How absurd are these figures on R&D costs? Nearly all current estimates of the costs of the development of new drugs are based upon a 1991 industry funded study by several academic economists who work with the drug industry.(6) According to this study, which used data supplied by the Pharmaceutical Manufactures Association (PMA), the average out-of-pocket costs of clinical trials for new drug approvals was $20.4 million. The industry made this number seem more impressive by adjusting the out-of-pocket costs for the "dry-hole" risks of failure and for the cost of capital. This gave the researchers a number of about $75 million. It took wild guesses about investments in the pre-clinical stage of research to get the number to $231 million, and none of this took into account who actually pays for the research. The U.S. government funds much of the pre-clinical research on drugs.
This 1991 study has subsequently become the basis for most estimates of drug development costs. The estimate took on a new life in 1993, when the U.S. Office of Technology Assessment (OTA) published a report on the costs of drug development.(7) Since OTA wasn't able to obtain its own data on drug development costs, it hired Joseph DiMasi from Tufts University, one of the authors of the 1991 study sponsored by PMA, and recalculated his estimate using new assumptions for the cost of capital for drug development. To establish the "upper bound" for the cost of drug development, OTA assumed a 14 percent real rate of return(8) for the investments in the early pre-clinical research, and obtained a number of $359 million for the cost of developing a new drug. Now the industry had succeeded in getting its own analysis inserted into an official U.S. government report. Few persons understand how this number was developed, and what it represents.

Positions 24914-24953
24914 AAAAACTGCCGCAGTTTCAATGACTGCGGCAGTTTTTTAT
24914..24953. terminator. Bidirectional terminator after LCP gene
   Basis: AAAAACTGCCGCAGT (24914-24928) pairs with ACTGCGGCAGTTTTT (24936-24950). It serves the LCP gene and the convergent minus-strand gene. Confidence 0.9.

Most important, few persons understand the difference between "out of pocket" costs, which are a tiny fraction of the final number, and the numbers which are adjusted for risk and capital costs. And, few persons understand that most of the final number is mostly based upon heroic estimates of the costs of pre-clinical research, much of which is paid for by the government, and conducted in government and university laboratories.(9)